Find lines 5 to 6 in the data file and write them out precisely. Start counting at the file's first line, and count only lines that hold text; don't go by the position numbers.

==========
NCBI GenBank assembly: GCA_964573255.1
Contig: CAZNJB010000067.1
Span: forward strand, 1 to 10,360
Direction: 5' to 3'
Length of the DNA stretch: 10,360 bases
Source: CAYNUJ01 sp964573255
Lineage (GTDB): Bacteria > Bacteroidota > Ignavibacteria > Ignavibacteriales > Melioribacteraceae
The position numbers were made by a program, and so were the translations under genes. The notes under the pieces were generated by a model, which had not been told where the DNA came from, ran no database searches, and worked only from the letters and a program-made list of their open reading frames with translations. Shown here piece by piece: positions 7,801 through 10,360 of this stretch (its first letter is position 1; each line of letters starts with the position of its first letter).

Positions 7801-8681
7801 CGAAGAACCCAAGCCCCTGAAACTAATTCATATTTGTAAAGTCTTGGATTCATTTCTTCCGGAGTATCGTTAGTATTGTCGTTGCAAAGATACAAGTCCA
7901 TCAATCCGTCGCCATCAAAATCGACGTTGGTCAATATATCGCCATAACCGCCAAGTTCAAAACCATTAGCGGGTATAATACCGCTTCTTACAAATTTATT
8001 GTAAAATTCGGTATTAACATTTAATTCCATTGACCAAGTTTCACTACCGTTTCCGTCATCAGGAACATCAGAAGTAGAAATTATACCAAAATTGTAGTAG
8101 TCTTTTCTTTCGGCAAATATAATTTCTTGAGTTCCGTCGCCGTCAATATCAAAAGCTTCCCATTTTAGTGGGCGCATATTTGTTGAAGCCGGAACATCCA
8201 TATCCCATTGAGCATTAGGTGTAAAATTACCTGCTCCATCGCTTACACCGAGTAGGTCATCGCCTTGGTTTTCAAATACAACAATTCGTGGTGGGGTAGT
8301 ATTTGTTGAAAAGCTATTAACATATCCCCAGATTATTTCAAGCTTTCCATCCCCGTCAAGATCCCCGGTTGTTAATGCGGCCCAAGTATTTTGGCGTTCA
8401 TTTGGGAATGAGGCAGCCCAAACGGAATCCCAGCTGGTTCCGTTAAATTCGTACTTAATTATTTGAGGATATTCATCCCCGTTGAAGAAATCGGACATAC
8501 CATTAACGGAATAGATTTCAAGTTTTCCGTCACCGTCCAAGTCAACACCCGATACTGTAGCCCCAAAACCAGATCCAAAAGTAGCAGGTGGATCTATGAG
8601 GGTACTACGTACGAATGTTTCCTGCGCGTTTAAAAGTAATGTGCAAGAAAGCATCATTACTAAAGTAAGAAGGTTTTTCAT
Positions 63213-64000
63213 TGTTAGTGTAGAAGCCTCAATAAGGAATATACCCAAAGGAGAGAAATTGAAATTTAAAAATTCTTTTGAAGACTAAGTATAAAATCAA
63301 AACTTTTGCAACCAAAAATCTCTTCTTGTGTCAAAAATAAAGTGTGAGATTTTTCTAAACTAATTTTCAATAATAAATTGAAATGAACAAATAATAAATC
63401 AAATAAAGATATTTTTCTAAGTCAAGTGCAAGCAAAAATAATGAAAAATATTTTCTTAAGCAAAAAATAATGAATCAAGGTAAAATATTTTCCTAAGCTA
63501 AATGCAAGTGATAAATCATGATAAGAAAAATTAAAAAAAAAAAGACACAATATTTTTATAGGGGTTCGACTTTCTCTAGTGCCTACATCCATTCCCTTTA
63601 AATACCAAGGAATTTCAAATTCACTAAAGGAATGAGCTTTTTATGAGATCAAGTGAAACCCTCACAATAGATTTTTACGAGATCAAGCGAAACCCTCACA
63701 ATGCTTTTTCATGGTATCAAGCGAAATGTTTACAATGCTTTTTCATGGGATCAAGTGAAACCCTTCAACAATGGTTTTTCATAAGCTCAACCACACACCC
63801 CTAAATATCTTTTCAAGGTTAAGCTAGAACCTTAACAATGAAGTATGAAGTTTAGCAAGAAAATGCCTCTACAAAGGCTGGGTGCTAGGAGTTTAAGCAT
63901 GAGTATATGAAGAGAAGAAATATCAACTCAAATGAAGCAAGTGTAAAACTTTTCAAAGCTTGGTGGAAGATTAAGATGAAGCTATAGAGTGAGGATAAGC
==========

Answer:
Length of the DNA stretch: 10,360 bases
Source: CAYNUJ01 sp964573255